The war that was supposed to end war wasn’t so long ago, yet we’re now in the long war, invading seven countries in 13 years, catastrophes that have and will continue to blow back wave after wave of hatred as friends, relatives, countrymen and women of the maimed and dead call for vengeance.

Even more I realize that we’re specks. Some of us are just more fortunate specks. I’m not traveling with a heavy backpack because I’m a refugee, displaced, fleeing war. I may be fleeing something, but it’s not danger. I think about this and have no answers. I used to believe enough of us could do something to effect change, to bring peace. But I’ve looked at depictions of battles, paintings titled Massacre of the Innocents, and I shudder at how violent we are and always have been.

Missy Comley Beattie can be reached at missybeat@gmail.com.

More articles by:

Missy Beattie has written for National Public Radio and Nashville Life Magazine. She was an instructor of memoirs writing at Johns Hopkins’ Osher Lifelong Learning Institute in BaltimoreEmail: missybeat@gmail.com

July 19, 2018
Rajai R. Masri
The West’s Potential Symbiotic Contributions to Freeing a Closed Muslim Mind
Jennifer Matsui
The Blue Pill Presidency
Ryan LaMothe
The Moral and Spiritual Bankruptcy of White Evangelicals
Paul Tritschler
Negative Capability: a Force for Change?
Patrick Bond
State of the BRICS Class Struggle: ‘Social Dialogue’ Reform Frustrations
Rev. William Alberts
A Well-Kept United Methodist Church Secret
Raouf Halaby
Joseph Harsch, Robert Fisk, Franklin Lamb: Three of the Very Best
George Ochenski
He Speaks From Experience: Max Baucus on “Squandered Leadership”
Ted Rall
Right Now, It Looks Like Trump Will Win in 2020
David Swanson
The Intelligence Community Is Neither
Andrew Moss
Chaos or Community in Immigration Policy
Kim Scipes
Where Do We Go From Here? How Do We Get There?
July 18, 2018
Bruce E. Levine
Politics and Psychiatry: the Cost of the Trauma Cover-Up
Frank Stricker
The Crummy Good Economy and the New Serfdom
Linda Ford
Red Fawn Fallis and the Felony of Being Attacked by Cops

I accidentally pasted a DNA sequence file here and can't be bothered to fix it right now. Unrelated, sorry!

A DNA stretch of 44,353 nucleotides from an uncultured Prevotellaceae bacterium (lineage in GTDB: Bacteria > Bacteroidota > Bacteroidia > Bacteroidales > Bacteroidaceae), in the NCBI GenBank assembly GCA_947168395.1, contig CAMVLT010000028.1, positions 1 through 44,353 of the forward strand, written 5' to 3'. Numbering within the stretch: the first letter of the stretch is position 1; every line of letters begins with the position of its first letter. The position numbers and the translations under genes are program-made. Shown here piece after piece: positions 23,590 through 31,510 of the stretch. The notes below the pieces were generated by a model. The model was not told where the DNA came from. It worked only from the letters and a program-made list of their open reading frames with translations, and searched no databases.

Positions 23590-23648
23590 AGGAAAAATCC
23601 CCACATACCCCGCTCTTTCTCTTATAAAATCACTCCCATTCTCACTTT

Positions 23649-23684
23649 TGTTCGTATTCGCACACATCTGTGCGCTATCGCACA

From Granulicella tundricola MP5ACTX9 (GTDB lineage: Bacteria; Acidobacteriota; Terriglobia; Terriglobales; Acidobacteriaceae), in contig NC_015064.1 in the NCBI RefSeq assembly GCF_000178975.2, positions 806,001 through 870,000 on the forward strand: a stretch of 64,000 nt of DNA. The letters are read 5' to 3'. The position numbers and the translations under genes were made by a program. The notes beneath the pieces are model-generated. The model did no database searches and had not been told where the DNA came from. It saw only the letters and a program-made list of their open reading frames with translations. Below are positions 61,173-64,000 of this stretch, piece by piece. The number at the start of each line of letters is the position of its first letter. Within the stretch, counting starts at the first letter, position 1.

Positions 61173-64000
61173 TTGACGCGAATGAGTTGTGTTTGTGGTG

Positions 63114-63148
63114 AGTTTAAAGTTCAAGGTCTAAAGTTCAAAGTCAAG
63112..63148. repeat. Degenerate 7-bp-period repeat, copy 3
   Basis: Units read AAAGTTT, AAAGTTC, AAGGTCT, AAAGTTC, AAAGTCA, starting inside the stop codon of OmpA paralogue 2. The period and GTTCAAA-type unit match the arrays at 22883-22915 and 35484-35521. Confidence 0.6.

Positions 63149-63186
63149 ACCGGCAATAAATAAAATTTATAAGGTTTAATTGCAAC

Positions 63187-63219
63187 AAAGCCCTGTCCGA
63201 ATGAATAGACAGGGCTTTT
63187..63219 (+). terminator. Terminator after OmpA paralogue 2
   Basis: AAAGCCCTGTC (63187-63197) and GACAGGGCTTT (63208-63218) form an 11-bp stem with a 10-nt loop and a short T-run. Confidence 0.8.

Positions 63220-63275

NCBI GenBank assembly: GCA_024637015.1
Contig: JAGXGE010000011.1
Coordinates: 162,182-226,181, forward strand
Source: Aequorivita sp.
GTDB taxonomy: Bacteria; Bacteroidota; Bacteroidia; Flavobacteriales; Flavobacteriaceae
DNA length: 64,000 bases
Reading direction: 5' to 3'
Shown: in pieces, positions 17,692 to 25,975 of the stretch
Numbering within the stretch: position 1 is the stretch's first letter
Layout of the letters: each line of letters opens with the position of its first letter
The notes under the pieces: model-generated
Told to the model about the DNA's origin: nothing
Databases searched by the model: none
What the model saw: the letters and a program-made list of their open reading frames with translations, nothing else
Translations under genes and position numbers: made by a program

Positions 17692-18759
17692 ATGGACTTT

David Mattson
Entrusting Grizzlies to a Basket of Deplorables?
Stephen F. Eisenman
Want Gun Control? Arm the Left (It Worked Before)
CJ Hopkins
Trump’s Treasonous Traitor Summit or: How Liberals Learned to Stop Worrying and Love the New McCarthyism
Patrick Bond
State of the BRICS Class Struggle: Repression, Austerity and Worker Militancy
Dan Corjescu
The USA and Russia: Two Sides of the Same Criminal Corporate Coin
The Hudson Report
How Argentina Got the Biggest Loan in the History of the IMF
Kenn Orphan
You Call This Treason?
Max Parry
Ukraine’s Anti-Roma Pogroms Ignored as Russia is Blamed for Global Far Right Resurgence
Ed Meek
Acts of Resistance
July 17, 2018
Conn Hallinan
Trump & The Big Bad Bugs
Robert Hunziker
Trump Kills Science, Nature Strikes Back
John Grant
The Politics of Cruelty
Kenneth Surin
Calculated Buffoonery: Trump in the UK
Binoy Kampmark
Helsinki Theatrics: Trump Meets Putin
Patrick Bond
BRICS From Above, Seen Critically From Below
Jim Kavanagh
Fighting Fake Stories: The New Yorker, Israel and Obama
Daniel Falcone
Chomsky on the Trump NATO Ruse
W. T. Whitney
Oil Underground in Neuquén, Argentina – and a New US Military Base There
Doug Rawlings
Ken Burns’ “The Vietnam War” was Nominated for an Emmy, Does It Deserve It?
Rajan Menon
The United States of Inequality
Thomas Knapp
Have Mueller and Rosenstein Finally Gone Too Far?
Cesar Chelala
An Insatiable Salesman
Dean Baker
Truth, Trump and the Washington Post
Mel Gurtov
Human Rights Trumped
Binoy Kampmark
Putin’s Football Gambit: How the World Cup Paid Off
July 16, 2018
Sheldon Richman
Trump Turns to Gaza as Middle East Deal of the Century Collapses
Charles Pierson
Kirstjen Nielsen Just Wants to Protect You
Brett Wilkins
The Lydda Death March and the Israeli State of Denial
Patrick Cockburn
Trump Knows That the US Can Exercise More Power in a UK Weakened by Brexit
Robert Fisk
The Fisherman of Sarajevo Told Tales Past Wars and Wars to Come
FacebookTwitterGoogle+RedditEmail